MECHANISMS OF LIGAND BINDING TO HEMOGLOBIN
REISBERG, PAUL IRWIN
Doctor of Philosophy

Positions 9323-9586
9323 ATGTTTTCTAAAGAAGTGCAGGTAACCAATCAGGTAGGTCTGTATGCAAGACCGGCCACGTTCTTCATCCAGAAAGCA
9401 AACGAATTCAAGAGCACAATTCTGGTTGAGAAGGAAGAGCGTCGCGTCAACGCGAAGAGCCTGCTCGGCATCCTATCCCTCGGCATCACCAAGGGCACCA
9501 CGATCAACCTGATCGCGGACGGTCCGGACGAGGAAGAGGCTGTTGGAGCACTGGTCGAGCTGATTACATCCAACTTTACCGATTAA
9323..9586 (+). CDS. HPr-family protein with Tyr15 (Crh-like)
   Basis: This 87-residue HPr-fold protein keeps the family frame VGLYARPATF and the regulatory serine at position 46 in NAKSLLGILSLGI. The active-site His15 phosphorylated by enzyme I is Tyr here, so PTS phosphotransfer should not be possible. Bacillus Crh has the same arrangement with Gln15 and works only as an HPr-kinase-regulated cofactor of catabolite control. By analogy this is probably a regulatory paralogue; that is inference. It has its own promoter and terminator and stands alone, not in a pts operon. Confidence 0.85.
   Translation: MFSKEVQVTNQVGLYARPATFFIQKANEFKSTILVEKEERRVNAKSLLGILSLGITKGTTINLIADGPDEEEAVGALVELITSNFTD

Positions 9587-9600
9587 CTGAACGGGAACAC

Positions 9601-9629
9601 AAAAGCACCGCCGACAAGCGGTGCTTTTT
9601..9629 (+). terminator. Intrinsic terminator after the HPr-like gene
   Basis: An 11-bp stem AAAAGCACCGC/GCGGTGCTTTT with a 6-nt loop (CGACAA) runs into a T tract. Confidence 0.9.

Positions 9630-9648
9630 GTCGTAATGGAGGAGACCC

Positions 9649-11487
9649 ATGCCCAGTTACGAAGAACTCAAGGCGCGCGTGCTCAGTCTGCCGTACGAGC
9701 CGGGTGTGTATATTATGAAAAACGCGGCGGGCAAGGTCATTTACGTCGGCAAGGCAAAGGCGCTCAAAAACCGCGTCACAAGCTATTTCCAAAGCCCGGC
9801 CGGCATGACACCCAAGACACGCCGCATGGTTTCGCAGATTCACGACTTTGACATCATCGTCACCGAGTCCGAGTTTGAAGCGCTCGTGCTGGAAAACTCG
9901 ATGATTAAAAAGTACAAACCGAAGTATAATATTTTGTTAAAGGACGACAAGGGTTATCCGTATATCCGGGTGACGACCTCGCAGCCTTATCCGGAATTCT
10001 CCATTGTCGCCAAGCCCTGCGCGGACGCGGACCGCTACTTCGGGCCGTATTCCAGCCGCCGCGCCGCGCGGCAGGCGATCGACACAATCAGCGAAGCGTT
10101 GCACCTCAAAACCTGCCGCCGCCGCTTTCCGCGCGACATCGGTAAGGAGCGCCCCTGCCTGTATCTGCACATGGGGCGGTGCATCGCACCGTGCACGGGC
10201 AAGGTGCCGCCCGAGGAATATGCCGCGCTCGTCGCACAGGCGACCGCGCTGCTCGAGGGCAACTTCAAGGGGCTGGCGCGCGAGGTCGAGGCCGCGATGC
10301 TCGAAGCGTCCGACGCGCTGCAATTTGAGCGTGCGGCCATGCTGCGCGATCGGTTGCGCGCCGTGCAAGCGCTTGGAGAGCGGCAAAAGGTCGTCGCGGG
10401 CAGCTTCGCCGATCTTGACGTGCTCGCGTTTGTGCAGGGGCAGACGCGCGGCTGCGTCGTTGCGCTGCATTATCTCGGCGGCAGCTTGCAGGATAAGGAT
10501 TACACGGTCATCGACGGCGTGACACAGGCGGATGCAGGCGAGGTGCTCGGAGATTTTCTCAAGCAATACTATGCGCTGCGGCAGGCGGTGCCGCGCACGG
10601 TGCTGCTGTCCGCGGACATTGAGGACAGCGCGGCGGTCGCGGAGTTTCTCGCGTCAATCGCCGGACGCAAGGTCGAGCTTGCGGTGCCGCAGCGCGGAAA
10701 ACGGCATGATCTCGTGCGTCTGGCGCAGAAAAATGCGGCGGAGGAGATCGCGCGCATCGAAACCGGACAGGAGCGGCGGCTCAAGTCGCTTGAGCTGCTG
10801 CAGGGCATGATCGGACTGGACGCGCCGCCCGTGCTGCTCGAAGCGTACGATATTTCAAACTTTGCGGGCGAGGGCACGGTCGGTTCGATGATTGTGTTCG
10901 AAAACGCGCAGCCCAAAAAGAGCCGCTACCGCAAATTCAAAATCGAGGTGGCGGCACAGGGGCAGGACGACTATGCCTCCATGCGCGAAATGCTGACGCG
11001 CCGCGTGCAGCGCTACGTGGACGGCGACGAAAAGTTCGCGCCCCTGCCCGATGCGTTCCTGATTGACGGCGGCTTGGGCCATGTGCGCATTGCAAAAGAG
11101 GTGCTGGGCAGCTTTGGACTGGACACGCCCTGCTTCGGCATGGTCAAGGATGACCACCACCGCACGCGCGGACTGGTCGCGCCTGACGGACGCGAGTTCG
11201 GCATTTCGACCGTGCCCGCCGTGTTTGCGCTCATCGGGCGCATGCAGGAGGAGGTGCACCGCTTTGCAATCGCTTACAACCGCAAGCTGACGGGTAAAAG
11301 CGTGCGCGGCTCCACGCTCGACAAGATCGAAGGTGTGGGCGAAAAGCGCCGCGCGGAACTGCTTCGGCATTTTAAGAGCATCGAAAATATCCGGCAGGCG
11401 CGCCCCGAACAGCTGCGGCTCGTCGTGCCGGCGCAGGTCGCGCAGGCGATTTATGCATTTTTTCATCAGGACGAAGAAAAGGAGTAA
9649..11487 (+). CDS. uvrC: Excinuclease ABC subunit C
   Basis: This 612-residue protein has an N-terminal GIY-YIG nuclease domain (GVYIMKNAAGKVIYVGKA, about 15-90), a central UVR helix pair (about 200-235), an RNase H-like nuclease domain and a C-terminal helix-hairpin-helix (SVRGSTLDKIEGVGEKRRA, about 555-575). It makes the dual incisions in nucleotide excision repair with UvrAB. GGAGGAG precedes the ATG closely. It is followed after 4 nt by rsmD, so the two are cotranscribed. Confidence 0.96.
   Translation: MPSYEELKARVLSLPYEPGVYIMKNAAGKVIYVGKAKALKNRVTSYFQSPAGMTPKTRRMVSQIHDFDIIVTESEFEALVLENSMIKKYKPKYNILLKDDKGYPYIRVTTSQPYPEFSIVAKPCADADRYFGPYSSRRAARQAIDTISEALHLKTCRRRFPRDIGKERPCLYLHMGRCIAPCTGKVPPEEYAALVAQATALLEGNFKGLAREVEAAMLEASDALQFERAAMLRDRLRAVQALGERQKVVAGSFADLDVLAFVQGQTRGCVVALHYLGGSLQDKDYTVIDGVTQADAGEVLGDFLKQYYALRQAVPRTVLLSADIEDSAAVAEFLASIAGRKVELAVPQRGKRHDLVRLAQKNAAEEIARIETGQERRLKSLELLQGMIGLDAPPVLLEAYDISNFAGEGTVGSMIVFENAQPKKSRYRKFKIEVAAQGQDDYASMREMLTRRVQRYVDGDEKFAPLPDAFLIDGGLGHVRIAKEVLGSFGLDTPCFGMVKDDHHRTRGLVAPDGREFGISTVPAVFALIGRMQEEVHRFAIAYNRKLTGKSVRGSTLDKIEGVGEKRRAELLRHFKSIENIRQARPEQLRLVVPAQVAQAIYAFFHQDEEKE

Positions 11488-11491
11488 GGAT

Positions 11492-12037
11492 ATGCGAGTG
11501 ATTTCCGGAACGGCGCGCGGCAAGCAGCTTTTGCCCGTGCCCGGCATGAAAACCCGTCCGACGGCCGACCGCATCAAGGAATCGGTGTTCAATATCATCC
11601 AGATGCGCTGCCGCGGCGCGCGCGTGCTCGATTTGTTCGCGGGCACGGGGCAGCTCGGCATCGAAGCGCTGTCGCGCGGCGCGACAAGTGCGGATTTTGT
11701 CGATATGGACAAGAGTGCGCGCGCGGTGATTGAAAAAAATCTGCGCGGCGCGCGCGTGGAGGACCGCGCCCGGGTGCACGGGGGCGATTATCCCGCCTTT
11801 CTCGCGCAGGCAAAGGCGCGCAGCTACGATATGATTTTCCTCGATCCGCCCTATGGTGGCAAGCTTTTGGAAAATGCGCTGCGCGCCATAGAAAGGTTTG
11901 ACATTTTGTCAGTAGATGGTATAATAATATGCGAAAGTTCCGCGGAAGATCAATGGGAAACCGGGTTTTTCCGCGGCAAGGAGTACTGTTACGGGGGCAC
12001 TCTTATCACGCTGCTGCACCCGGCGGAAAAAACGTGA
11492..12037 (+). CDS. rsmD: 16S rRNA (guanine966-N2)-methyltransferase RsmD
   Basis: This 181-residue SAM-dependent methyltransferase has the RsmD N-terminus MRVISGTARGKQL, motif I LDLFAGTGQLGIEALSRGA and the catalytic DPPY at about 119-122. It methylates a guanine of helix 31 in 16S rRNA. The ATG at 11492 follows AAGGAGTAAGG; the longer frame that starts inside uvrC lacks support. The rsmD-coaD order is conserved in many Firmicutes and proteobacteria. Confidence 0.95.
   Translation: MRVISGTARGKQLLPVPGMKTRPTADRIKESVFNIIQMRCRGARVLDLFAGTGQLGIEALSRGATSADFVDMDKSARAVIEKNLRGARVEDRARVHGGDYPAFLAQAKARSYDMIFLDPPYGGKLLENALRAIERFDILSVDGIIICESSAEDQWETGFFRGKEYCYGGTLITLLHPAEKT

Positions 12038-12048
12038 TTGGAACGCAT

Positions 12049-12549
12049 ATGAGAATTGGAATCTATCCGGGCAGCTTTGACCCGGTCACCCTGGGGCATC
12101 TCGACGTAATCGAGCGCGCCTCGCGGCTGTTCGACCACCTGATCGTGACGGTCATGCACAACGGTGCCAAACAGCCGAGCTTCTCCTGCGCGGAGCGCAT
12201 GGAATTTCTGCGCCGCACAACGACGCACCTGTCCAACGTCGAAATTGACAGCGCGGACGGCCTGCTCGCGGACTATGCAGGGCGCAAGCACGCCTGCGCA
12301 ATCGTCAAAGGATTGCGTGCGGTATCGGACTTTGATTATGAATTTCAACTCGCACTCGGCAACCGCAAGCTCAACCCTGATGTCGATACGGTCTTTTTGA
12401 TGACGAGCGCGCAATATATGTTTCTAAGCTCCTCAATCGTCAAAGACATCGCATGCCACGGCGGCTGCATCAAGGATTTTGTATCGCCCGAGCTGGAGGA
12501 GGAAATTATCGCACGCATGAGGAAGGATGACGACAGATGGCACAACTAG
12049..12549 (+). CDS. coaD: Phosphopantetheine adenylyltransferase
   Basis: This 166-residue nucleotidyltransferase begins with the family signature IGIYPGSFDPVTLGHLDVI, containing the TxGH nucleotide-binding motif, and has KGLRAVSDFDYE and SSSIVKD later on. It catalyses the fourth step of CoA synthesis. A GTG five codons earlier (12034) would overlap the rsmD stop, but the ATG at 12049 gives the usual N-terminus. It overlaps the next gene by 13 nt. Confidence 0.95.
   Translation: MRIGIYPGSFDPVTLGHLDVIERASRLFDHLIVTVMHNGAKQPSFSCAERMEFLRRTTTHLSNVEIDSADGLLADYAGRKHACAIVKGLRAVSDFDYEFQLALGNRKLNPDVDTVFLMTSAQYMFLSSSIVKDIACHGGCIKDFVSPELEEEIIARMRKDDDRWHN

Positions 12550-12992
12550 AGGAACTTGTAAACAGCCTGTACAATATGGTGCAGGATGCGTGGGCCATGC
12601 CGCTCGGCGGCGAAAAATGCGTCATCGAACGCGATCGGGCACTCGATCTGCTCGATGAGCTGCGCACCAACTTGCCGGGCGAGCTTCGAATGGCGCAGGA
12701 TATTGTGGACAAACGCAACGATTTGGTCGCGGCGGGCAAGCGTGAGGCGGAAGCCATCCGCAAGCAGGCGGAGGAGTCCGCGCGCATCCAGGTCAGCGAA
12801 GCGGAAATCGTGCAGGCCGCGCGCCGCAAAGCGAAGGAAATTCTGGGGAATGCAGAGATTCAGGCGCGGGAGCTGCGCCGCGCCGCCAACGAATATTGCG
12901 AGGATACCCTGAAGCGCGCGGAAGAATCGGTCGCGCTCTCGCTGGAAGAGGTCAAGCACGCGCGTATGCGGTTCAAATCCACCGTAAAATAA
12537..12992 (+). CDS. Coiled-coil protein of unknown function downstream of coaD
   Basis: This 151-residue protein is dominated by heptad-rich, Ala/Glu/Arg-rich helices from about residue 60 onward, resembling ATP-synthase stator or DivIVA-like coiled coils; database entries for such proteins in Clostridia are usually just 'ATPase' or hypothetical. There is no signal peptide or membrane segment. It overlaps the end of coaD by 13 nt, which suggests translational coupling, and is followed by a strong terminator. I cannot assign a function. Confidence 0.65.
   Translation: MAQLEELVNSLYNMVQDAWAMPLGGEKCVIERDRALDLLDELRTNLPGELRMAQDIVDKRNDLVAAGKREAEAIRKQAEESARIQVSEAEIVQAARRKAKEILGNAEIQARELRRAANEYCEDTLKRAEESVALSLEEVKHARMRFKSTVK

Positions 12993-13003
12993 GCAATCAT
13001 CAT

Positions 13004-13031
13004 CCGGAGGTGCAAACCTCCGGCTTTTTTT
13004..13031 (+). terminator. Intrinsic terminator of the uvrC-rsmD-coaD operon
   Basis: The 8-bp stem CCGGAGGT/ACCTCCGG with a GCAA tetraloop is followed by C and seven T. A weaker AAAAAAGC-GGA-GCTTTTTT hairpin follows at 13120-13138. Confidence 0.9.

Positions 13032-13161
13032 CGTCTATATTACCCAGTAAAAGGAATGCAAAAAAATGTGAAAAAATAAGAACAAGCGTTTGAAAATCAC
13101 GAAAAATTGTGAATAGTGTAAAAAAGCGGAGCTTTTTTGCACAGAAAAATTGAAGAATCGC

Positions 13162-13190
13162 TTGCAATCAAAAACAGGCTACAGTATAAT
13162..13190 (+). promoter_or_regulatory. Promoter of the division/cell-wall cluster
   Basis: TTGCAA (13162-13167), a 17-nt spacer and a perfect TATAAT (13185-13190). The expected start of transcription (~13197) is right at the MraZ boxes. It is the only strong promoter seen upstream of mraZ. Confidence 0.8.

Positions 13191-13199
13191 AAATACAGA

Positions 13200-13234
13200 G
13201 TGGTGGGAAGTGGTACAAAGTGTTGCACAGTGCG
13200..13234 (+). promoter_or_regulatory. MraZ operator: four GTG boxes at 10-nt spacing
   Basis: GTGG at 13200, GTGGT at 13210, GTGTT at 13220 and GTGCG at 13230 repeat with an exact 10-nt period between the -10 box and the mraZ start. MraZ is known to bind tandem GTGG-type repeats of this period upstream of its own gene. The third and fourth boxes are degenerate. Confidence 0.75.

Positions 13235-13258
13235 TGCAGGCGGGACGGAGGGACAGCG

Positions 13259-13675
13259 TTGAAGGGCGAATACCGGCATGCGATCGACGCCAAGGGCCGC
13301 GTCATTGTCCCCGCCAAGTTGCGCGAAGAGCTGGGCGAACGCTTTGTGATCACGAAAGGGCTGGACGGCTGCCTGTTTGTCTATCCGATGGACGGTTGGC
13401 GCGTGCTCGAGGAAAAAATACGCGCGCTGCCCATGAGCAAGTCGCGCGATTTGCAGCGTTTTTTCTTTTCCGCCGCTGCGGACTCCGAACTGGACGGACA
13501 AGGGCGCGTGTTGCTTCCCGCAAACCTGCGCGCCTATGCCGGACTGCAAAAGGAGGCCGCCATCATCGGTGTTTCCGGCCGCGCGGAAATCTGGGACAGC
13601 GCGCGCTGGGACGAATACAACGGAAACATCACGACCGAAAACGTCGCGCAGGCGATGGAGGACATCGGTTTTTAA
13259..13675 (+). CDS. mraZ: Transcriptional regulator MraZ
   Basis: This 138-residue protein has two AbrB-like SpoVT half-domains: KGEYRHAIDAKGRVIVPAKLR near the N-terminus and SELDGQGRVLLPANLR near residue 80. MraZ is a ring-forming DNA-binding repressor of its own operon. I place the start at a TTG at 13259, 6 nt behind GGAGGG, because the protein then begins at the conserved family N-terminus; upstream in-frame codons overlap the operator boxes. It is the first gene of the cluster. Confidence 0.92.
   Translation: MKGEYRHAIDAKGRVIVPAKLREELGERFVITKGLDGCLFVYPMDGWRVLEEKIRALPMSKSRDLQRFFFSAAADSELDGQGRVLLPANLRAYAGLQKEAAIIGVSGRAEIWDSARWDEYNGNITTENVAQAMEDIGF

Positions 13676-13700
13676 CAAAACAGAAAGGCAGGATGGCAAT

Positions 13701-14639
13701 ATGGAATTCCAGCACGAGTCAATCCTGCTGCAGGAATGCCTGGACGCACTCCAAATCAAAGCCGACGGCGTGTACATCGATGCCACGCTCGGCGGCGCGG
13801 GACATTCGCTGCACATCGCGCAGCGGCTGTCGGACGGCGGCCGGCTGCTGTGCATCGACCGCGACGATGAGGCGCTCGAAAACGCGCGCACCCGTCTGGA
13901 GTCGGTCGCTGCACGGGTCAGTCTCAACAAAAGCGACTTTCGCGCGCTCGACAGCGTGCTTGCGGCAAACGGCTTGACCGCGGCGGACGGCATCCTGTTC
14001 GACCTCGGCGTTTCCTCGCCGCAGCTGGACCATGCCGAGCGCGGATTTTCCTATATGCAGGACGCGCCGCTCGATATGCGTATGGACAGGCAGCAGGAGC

The reactions of thirteen isonitriles with hemoglobin, and its isolated subunits were characterized in order to examine the effects of ligand size and stereochemistry on hemoglobin function. All of the isonitriles bind to hemoglobin in a cooperative manner. The exact amount of cooperativity decreases with ligand length but increases with increasing substitution on the alkyl side chain. The affinities of hemoglobin for these compounds exhibit a more complicated dependence on stereochemistry, which has been interpreted in terms of competing hydrophobic and steric interactions. Subtraction of hydrophobic effcts from the observed free energy changes of ligand binding allowed the construction of a rough map of steric hindrances at the heme site. The association and dissociation rates of the high affinity forms of hemoglobin (dimers and isolated chains) have also been examined in terms of bound free energy potentials as above and in terms of kinetic barrier potentials. For the n-series, the observed association rates exhibited a V-shaped dependence on ligand length with methyl and n-hexyl isocyanides binding at the fastest rates and n-propyl the slowest. The large association rates for the longer isonitriles argue against the concept of a small solvent channel limiting the entrance of ligands into the heme site. Rather, it appears that the ligand molecules rapidly dissolve within the hydrophobic interior of the protein and then diffuse to the heme group. Access to the iron atom appears to be attenuated by its coordination geometry and by local steric interactions. Kinetic studies using native hemoglobin showed that the isonitrile ligands can be divided into two mechanistic classes. (1) The larger ligands ((GREATERTHEQ) butyl) exhibit biphasic time courses at all ligand concentrations; this is the result of the (beta) subunits within the low affinity form of hemoglobin reacting with ligand 5-75 times faster than the (alpha) subunits. (2) The smaller isocyanides, exhibit biphasic time courses only at low ligand concentrations where the large differences between the dissociation rate constants for the high and low affinity conformations are expressed; at higher concentrations monophasic or accelerating behavior is observed. A complete description of the binding of each of the isonitriles to human deoxyhemoglobin was obtained by fitting simultaneously an equilibrium curve and a set of kinetic time courses to an expanded 2-state allosteric model. The rate and affinity constants of the R (high affinity) and T (low affinity) states were used to calculate potentials for the ligands at the kinetic barrier and bound to the heme iron atom within the individual (alpha) and (beta) subunits of each protein conformation. The R state free energies were virtually identical to those determined for the isolated (alpha) and (beta) chains, whereas the T state values were 1 - 4 Kcal/mole higher. For (beta) subunits, the barrier and bound potential differences between the R and T states were independent of ligand length and stereochemistry. Thus steric interactions at the binding site exert little or no effect on the expression of cooperativity by this subunit. The differences between the R and T potentials for the (alpha) subunits are larger so that a greater part of the overall observed cooperativity is due to these subunits. The magnitude of these differences decreases with increasing ligand length, which suggests that steric effects are important for the expression of cooperativity by (alpha) subunits.